Perhaps now is rather late to second guess motivation. Obstetricians like me* will be more interested in learning what complications actually occurred, particularly in the long term. This is not straightforward because Judge Clark’s primary interest was not in causation; her criterion for making an award was any contemporaneous documentation of any injury or symptom which could plausibly ever be an effect of symphysiotomy. But let me try. Of 589 alleged cases submitted for review, at most 404 had actually undergone symphysiotomy.
“It is highly probable that several applicants received awards in error. In 3 extremely troublesome cases, notwithstanding very extensive investigations, even with the assistance of specialists, I was simply unable to exclude the possibility that the applicants had undergone a symphysiotomy procedure. In those cases, the birth records were either incomplete or unavailable and medical evidence was unsatisfactory. I formed the view that it was better to err in making an award to an elderly applicant convinced of the truth of her claim than to be wrong and refuse an award to a deserving applicant. In approximately 6 other cases, earlier reliance on scar and in one case, radiology evidence led me into error. I take responsibility for my errors. In 2 cases where reliance was placed on medical opinion, records which were not available at the time of assessment subsequently became available from stored archives. They confirmed earlier suspicions that no symphysiotomy procedure had been performed.”
The true number of cases is therefore likely to be 393 (404-11). About 100 of these agreed that they had suffered no injury beyond the immediate pain of the procedure, and were given “compensation” of £50K. This left about 300 women who claimed to have long term injury. Of these, Clark eventually judged that 142/404 (35%) had suffered something; excessive separation of the pubic bones, pubic pain, pelvic instability, incontinence, psychological/psychosexual difficulties or sacroiliac pain. On the face of it a high rate, but this assumes all documented problems which could plausibly be an effect of symphysiotomy, were caused by it. In the real world pubic bones separate spontaneously during birth, separation is often asymptomatic, and other symptoms are common anyway, particularly after forceps, which many women had also undergone. Clark, realising this, writes:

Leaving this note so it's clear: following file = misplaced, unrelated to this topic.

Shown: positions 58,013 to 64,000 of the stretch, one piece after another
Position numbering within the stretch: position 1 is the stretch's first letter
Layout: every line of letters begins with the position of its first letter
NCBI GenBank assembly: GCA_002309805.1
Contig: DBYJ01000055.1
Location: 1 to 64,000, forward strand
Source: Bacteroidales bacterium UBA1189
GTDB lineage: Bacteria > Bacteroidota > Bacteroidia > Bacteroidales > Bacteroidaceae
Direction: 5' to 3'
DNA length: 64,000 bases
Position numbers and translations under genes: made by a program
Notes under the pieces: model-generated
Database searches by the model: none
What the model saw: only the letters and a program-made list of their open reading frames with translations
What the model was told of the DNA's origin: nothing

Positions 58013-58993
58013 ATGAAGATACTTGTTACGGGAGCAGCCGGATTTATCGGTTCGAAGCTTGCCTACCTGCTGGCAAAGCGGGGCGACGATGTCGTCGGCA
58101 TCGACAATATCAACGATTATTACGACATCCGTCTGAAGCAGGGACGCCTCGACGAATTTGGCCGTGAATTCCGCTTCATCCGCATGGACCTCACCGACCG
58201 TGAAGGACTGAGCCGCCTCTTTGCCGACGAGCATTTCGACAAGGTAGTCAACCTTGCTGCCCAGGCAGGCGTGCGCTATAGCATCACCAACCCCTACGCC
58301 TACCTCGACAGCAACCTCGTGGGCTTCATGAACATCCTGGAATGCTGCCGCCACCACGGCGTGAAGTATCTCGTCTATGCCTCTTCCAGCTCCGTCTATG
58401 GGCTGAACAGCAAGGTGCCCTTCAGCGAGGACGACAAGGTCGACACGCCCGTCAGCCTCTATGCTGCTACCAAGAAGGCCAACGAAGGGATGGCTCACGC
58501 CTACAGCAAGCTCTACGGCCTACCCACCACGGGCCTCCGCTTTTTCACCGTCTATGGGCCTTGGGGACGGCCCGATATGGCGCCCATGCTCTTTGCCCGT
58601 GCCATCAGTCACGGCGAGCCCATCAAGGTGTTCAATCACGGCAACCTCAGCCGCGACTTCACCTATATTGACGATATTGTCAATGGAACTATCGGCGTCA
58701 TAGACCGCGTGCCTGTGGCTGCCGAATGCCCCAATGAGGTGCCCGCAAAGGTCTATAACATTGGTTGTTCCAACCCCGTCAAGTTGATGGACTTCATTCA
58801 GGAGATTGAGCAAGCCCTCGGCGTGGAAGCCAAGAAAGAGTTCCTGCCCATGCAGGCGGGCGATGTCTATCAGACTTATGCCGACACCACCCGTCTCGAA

“No general pattern of immediate or developmental injury was seen. The evidence did not confirm that symphysiotomy inevitably leads to lifelong pain or disability or those symphysiotomy patients aged in a manner which was different to those of non-symphysiotomy women. The majority of applicants who underwent symphysiotomy made a good recovery and went on to have normal pregnancies and deliveries and to lead a full life. Most applicants had at least 4 normal deliveries after the symphysiotomy. A small number of applicants suffered from pelvic pain and a slightly larger group [24 cases] from urinary issues. Whether the conditions were associated with prolonged labour, the use of forceps, parity or the symphysiotomy procedure or a combination of all three was not possible at this remove to determine. It was noted that many symphysiotomy procedures were carried out after a ‘failed forceps’.” para 22
Here is judge Clark describing her process for evaluating if incontinence had resulted.
“I first determined that the test for finding incontinence constituting significant disability would be evidence of any mention of any degree of incontinence or urinary tract infections on the available notes relating to the symphysiotomy birth and the next pregnancy. The cases were so few that the threshold was lowered again to any mention of incontinence or multiple urinary tract infections in GP records in the first decade following the symphysiotomy birth. Even when the threshold was set at the low level of any possible temporal association with symphysiotomy, little was found to match complaints in the majority of cases.”(para 179)
In only five of the 24 cases of urinary incontinence associated with symphysiotomy was there a close temporal or other relationship such that causation was likely.
“[These five] had suffered bladder / urethral damage or fistula at the time of symphysiotomy. The injury was identified within hours of the symphysiotomy and repaired at the first opportunity. All five applicants were thereafter predisposed to urinary tract infections and in one case, continuing incontinence.” (para 24).
Here is Judge Clark on unstable pelvis/ arthropathy etc.
“The appearance of the pubic symphysis was abnormal in 80 cases with variable degrees of other musculo-skeletal conditions. 12 applicants demonstrated what were described as grossly